With Newton the first sportsman ever to be caught taking HGH, the RFL's breakthrough has been reported worldwide, as far afield as the New York Times. The word on the other side of the pond is that baseball players are now concerned that their sport will follow rugby league's lead.

The RFL claim to receive a fair amount of "tip-offs" on players suspected of taking banned substances, all of which are thoroughly investigated. Neither one of the two most recent high-profile cases, Gareth Hock or Richie Barnett, were intelligence-led.

Talking of Gareths, Gareth Thomas and his advisors have been in Wrexham this week in a bid to thrash out a move to Crusaders. No deal has yet been done, but Thomas would become the first openly gay Super League player if he did join. The RFL is also the only sports governing body signed up to the lesbian, gay and bisexual charity Stonewall.

Finally, the stars of Coronation Street got a little bit of a shock last week from one of Super League's PR agencies Generate. Corrie actresses Michelle Keegan and Helen Flanagan posed with ex-cast mate Lucy Jo-Hudson to launch the rugby league Co-operative Championships. The trio were handed referees kits, although with hot pants instead of the traditional shorts worn with such style by the likes of Steve Ganson and Ian Smith. So skimpy were the pants that the girls refused to wear them.

I'm on 5 live sports extra duty this Friday as high-flying Wakefield go to St Helens. Saints emailed the BBC ahead of the game with parking advice for myself and co-commentator Adrian Morley. "I have a pass for Moz, but George will have to park on the street, I'm afraid." Fair enough, they're a good bunch at Knowsley Road. And I am a Yokshireman after all.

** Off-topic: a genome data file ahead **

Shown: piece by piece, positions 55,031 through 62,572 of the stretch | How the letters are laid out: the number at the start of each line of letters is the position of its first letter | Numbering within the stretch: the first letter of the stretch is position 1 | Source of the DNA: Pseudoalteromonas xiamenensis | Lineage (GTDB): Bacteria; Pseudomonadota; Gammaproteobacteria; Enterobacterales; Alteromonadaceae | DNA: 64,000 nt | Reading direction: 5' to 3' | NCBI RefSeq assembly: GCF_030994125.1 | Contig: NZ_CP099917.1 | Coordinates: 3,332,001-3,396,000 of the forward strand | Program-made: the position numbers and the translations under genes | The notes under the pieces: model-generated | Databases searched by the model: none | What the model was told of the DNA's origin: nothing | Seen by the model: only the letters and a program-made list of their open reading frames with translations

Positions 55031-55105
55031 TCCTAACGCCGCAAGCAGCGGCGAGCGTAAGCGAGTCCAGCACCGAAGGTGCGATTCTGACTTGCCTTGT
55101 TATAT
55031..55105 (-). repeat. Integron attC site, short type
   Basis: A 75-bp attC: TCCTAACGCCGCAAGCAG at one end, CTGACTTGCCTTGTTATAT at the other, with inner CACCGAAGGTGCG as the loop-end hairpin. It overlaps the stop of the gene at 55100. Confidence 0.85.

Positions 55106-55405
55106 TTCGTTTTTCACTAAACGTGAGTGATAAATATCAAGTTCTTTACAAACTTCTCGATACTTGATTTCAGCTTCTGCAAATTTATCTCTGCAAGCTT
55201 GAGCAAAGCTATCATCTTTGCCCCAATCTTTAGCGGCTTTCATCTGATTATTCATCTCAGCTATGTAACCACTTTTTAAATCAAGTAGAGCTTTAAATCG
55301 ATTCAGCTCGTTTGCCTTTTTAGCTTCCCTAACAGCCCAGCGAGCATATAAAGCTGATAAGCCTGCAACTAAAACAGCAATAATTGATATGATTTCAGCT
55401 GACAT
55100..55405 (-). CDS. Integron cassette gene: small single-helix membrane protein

• Comment number 1.

    I am not a fan of these type of games because it disrupts our fixture calendar. I like the idea of starting a season with a full weekend quota of 7 games instead of 2 games on week 1 and the rest starting a week later. The Aussies are not overly affected (ironically!) and I doubt we'll see a WCC game in Australia any time soon in it's current format due to travelling strains on the SL side who would have a game around 4/5 days after touching back down in England. Personally I feel a competition, in pre-season, between the top sides in SL and NRL, would be the best way to solve this.

    On the issue of Gareth Thomas, I think it is a shrewed move by that old wiley dog Brian Noble. With Wales dominated by Union, and League fans realising how good GT is, it would draw massive interest from both codes and that will affect Crusaders strongly and put them in the spotlight. I hope that comes off and RL builds positively in Wales.

  • Comment number 2.

    Would that really be a good idea, a pre season tournament? I think it's better that we have our own friendlies within our nations, especially as it can draw a big crowd for lower league clubs if they play a super league club, along with the big pay day they get. If that pro league in america takes off, or the french pull their finger out and push for a fully pro league of their own, then a pre season tournament between those champions may be feasable.

    George, there is a little championship round up on the rugby league pages. Do you know if this is because it's the season kick-off there, or is it going to be a weekly thing?

  • Comment number 3.

    if internationaal club rugby is deemed more competitive equal to national sides squaring up, then do a 4 team mini league every 2 years, with the winners from the previous two seasons.

  • Comment number 4.



BBC © 2014 The BBC is not responsible for the content of external sites. Read more.

This page is best viewed in an up-to-date web browser with style sheets (CSS) enabled. While you will be able to view the content of this page in your current browser, you will not be able to get the full visual experience. Please consider upgrading your browser software or enabling style sheets (CSS) if you are able to do so.